This section contains links and info about sites, books, and people that helped me plan this hike.
Ray Jardine is considered to be the grandfather of lightweight and ultralight backpacking. In preparing for the Appalachian Trail hike (and the Pacific Crest Trail) I dedicated many well spent hours scouring for information related to Jardine’s gear, techniques, and ideas.The philosophy is simple. The lighter your pack weight the greater the enjoyment of your journey. You can achieve this in large part by carrying only what you need, and relying more on knowledge than overbuilt gear. The recent reprinted and reworked book by Jardine is called Trail Life, and I highly recommend it to any backpacker who wants to lighten up their pack. I sewed the backpack I will carry on the Pacific Crest Trail from a Jardine kit.
Backpacking Light magazine (online and print) is the self proclaimed “Community of Lightweight Hiking and Backcountry Travel”. You can get lost in the gear reviews, podcasts, community forum, and gear shop. I mean that in a good way. The BPL book, Lightweight Backpacking and Camping, is another amazing resource for those looking to lower their pack weight. Like Jardine, it covers everything from footwear to hygiene.
Adam Bradley set the unsupported/overall speed record on the PCT in 2009 with Scott Williamson. An article about their hike can be found here. Adam is a lightweight backpacking, trail running, eco-ambassador. Besides being inspired by Adams travels, I was fortunate enough to have him look over my gear list and pass along trail tested wisdom.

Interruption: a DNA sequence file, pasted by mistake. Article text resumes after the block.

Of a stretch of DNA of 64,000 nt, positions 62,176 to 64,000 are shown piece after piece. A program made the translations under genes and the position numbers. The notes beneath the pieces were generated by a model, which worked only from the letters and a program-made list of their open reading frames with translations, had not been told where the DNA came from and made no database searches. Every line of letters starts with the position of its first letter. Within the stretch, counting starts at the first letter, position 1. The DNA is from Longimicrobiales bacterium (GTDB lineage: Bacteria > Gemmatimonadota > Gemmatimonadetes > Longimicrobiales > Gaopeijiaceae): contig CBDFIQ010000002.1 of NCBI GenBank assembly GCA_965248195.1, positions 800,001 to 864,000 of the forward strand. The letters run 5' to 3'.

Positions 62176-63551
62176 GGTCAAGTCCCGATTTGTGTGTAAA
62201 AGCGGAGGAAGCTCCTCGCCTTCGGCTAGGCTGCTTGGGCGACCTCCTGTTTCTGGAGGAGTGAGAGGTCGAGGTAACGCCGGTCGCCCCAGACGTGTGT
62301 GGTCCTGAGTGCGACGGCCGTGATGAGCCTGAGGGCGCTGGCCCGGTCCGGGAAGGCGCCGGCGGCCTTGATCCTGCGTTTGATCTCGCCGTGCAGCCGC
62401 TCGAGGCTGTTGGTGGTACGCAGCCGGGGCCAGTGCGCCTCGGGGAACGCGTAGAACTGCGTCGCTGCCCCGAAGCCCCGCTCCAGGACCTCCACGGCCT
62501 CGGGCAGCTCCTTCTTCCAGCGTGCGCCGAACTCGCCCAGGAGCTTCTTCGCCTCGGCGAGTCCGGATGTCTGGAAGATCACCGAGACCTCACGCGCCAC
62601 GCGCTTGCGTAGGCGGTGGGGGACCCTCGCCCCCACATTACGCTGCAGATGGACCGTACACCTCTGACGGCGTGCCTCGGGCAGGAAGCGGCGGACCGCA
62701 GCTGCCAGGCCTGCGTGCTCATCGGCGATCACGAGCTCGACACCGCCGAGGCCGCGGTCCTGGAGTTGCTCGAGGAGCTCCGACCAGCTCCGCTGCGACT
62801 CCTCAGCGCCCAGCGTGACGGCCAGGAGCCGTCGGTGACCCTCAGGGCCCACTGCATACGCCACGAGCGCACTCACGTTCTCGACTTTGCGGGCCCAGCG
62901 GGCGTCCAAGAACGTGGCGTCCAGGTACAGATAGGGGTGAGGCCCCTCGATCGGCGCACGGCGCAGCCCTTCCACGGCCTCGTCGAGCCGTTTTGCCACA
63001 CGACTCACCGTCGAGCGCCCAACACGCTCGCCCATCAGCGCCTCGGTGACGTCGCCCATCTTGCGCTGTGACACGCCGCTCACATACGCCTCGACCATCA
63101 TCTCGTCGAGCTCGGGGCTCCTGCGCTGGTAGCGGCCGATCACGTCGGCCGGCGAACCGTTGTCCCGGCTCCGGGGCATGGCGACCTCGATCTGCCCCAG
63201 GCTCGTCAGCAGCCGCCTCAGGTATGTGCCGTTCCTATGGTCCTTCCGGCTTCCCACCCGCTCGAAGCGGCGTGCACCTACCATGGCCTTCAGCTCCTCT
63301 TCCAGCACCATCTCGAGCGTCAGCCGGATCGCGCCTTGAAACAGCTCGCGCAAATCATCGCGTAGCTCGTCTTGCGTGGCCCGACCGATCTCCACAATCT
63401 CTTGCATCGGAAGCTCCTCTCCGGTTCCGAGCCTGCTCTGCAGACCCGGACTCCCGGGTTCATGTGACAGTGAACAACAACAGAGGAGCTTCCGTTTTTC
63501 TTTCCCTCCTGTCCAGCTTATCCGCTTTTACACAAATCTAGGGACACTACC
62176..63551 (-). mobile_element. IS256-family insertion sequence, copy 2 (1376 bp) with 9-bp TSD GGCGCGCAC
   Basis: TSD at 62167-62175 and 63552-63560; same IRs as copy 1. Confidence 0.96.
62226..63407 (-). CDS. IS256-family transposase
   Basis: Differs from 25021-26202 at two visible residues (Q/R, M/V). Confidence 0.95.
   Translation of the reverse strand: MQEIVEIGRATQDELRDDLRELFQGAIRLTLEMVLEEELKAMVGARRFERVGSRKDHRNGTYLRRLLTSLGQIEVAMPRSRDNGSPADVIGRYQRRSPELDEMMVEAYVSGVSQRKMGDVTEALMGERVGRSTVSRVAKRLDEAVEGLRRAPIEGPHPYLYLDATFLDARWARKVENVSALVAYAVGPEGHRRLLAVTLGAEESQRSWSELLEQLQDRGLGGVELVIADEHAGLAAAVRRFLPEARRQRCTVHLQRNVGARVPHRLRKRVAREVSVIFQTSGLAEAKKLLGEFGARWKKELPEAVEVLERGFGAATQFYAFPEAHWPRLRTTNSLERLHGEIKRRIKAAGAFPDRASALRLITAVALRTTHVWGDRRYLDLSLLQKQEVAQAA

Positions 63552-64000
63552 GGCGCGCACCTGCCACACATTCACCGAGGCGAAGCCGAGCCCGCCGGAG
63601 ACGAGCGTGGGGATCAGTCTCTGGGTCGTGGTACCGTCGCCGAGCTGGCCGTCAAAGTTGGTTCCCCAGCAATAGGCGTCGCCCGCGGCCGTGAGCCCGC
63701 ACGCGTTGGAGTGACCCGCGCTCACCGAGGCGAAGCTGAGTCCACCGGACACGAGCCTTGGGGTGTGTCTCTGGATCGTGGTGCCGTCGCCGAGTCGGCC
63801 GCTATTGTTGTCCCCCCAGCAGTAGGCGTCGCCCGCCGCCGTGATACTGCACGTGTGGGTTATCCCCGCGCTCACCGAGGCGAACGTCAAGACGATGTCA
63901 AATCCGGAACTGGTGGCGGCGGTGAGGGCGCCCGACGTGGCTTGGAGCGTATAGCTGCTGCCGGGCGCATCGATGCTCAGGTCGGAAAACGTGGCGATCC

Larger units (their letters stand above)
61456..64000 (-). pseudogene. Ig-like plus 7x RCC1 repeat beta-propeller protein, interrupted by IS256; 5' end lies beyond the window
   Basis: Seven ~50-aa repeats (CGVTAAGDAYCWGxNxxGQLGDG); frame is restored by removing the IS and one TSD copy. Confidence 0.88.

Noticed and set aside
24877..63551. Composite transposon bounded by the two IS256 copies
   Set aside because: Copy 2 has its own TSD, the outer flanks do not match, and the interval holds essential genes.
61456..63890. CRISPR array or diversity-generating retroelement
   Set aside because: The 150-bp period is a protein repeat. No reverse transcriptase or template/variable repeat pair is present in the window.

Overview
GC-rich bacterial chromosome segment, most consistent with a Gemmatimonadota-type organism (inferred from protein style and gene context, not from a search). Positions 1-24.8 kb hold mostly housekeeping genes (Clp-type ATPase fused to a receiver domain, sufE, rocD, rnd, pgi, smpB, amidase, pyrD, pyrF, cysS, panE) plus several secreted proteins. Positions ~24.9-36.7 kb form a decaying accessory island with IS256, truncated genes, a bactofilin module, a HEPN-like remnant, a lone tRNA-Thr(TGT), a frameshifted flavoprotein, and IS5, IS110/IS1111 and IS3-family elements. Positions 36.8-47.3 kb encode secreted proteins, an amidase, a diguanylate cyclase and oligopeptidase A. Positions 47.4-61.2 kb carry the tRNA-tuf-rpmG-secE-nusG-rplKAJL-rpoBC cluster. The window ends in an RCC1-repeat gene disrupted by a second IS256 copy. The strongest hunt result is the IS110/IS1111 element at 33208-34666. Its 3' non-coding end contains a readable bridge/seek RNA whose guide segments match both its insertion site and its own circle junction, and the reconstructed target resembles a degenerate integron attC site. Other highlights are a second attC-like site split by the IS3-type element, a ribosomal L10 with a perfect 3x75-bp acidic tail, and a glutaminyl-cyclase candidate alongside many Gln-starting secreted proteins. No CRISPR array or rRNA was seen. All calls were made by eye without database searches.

Andrew Skruka’s adventure resume speaks for itself. His advice in prepping for the Appalachian Trail was instrumental in my success. This knowledge has transferred to the PCT hike as well. Andrew’s travels and passion for preserving wilderness continue to inspire me.
Scott Jurek is an endurance runner. Scott Jurek is a vegan. Those two things don’t sound like they go together, but he has proved that they can absolutely go hand in hand. I had the opportunity to listen to a lecture given by Scott in early 2010. After the lecture a small group of us including Scott went for a run. I peppered him with nutrition questions regarding the PCT hike. While my diet will be less than stellar given the resupply options, I have a much better handle on what to consume to get maximum output and nutrition. While this is a much larger conversation beyond the scope of this entry, it boils down to common sense. Foods closest to their natural form will provide the best nutrition and energy. Good fats and ample protein are crucial in getting the calories needed to crank miles day after day, week after week, and month after month.